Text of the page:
Tibetan Spaniel

Tibetan Spaniel: A Loyal and Loving Companion

The Tibetan Spaniel is an ancient breed that originated in Tibet, China. It was developed by monks as a companion dog, guard dog, and lapdog. This breed was bred to be small but sturdy enough to withstand the harsh climate of the Himalayas.

Physical Appearance

Tibetan Spaniels are small dogs with a height between 9-10 inches (23-25 cm) at their shoulders and weighing between 9-15 pounds (4-7 kg). They have medium-length silky coats that come in different colors such as black, white, cream or tan. The most common coat pattern is a mix of two or three colors.

They have large expressive eyes which can be brown, blue or even one eye each color – this feature is called “wall-eye” which adds extra charm to these dogs’ look. Their ears are pendant-like with feathers on them, giving them an adorable appearance.


Tibetan Spaniels are known for their friendliness towards humans. They’re loyal companions who will follow their owners around the house all day long! These little pups love nothing more than being around people but may need some time when meeting strangers so don’t force any kind of interaction too quickly.

As family pets they behave well around children however it’s important to supervise younger kids because toddlers might accidentally hurt this fragile breed while playing rough games together.
They possess hunting instincts and were originally bred for watch-dogging duties thus still retain protective nature towards its family members today.

Health Problems

Like any purebred dogs Tibetan spaniels have health issues related to their genetics. Some common problems associated with this breed include respiratory problems caused by brachycephalic syndrome; patellar luxation where kneecap dislocates out of position; cataracts which cause cloudy vision especially seen in older ages; and hip dysplasia which can cause a limp.

Typically, Tibetan Spaniels live for 12-15 years on average. Annual vet check-ups are essential to catch any illnesses early.


Tibetan spaniels do not need much exercise other than daily walks around the block but they do love to play so having some toys on hand is always a good idea! Because of their small size, these dogs are great pets for those living in apartments or smaller houses – making them ideal for seniors too!


Regular grooming will help keep the silky coat of this breed shiny and clean. Brushing should be done twice weekly (or more often if there’s excess shedding). A bath once every few months would suffice unless they get into something dirty that requires immediate cleaning up.
Trimming hair around ears and feet may also be necessary occasionally.


Basic obedience training is important since Tibetans have hunting instincts that mustn’t be encouraged while interacting with children or other household animals. Potty-training may take longer due to stubbornness but positive reinforcement techniques usually work best in breaking this kind of behavior tendencies.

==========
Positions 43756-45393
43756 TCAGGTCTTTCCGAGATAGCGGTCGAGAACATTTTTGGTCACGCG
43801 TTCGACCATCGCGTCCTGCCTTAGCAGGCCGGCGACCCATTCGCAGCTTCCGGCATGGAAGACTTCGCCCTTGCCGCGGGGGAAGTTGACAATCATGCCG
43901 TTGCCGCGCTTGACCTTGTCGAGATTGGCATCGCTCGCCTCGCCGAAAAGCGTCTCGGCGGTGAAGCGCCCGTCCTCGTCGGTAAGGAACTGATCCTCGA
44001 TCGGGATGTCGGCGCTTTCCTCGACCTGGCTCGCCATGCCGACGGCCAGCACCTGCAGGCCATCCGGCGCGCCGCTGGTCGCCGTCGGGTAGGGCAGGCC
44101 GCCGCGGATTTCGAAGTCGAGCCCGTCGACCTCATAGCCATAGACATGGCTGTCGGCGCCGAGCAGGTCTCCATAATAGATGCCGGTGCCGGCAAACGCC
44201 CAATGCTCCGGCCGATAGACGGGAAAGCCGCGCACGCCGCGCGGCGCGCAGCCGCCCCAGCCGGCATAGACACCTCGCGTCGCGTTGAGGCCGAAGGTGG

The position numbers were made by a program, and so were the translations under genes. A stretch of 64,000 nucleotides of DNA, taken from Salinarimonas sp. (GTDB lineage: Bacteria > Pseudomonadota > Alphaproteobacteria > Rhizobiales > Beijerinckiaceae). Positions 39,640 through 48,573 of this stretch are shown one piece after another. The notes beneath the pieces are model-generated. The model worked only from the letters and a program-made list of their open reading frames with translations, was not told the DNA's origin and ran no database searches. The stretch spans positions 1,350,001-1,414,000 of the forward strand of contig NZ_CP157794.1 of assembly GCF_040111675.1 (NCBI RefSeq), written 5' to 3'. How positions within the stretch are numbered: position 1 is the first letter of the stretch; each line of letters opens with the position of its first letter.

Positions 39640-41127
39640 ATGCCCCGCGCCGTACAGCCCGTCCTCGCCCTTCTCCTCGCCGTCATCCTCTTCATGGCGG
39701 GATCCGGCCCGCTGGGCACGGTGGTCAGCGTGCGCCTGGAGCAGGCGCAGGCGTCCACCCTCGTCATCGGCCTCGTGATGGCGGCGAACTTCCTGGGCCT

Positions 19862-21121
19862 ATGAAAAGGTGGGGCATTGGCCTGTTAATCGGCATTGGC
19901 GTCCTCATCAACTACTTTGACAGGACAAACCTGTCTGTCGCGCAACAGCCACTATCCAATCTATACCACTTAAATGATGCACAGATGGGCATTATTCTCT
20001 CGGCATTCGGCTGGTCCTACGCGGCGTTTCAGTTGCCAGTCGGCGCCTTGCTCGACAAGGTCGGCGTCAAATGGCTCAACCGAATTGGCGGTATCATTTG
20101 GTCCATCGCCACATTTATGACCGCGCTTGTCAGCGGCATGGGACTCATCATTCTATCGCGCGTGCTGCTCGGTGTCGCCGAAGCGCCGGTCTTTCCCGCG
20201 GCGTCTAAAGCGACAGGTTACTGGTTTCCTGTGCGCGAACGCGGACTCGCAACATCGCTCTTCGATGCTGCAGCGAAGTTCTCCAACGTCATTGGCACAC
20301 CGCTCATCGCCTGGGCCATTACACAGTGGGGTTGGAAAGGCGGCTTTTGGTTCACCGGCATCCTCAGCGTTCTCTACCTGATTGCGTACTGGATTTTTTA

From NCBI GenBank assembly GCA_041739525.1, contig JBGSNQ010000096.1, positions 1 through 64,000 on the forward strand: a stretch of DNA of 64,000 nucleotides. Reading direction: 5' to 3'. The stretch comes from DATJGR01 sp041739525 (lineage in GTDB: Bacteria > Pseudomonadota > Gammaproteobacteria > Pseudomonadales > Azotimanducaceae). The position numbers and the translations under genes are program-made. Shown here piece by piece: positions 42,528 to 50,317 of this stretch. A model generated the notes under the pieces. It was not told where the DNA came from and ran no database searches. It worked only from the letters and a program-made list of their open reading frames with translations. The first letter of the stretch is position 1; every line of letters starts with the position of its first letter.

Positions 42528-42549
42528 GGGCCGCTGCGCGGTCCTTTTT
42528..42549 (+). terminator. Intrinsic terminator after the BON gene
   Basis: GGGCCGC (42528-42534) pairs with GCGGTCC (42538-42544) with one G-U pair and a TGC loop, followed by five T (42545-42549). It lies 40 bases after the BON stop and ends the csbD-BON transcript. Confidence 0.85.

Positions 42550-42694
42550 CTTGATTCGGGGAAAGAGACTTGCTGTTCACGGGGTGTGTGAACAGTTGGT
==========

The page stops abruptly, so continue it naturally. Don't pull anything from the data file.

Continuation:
If you’re looking into advanced obedience training then consulting with an expert dog trainer would suit well as these guys are intelligent enough to learn new tricks quickly when trained consistently over time using reward-based methods.

Compatibility with children/pets

Tibetan Spaniels coexist peacefully with both cats and dogs alike given proper socialization from puppyhood onwards. They show loyalty towards their human family members first regardless of whether there’s another pet in the home or not so multi-pet households shouldn’t affect its friendliness level at all!

Personality quirks

Some owners describe their Tibetan spaniel as quirky dogs who have odd behaviors such as howling loudly before bed-time like it’s part of bedtime routine!
One might notice their independence streak especially when left alone without company often leading to separation anxiety which should be dealt with compassionately through training and bonding activities.

Famous examples

Perhaps not as well-known as other breeds, but Tibetan Spaniel has made its appearances in pop culture. Lady Doggett, a character from the children’s book ‘Lady & The Tramp’ was a Tibetan spaniel, making it one of few mentionable historical figures linked directly to the breed.
On social media platforms like Instagram or Twitter you’ll find pages dedicated entirely towards showcasing their adorable furry friend – further proving that they’re a hit among pet owners all over the world!


Overall, this little dog pack a big personality punch! As mentioned earlier, they get along well with family members including other household pets provided properly introduced. Even though there are some health issues associated with them it shouldn’t deter anyone considering welcoming these loving lap dogs into their home. Training may take extra patience but will prove worth in terms of compatibility and happiness shared between humans and pups alike!

Leave a Comment

Your email address will not be published. Required fields are marked *

Scroll to Top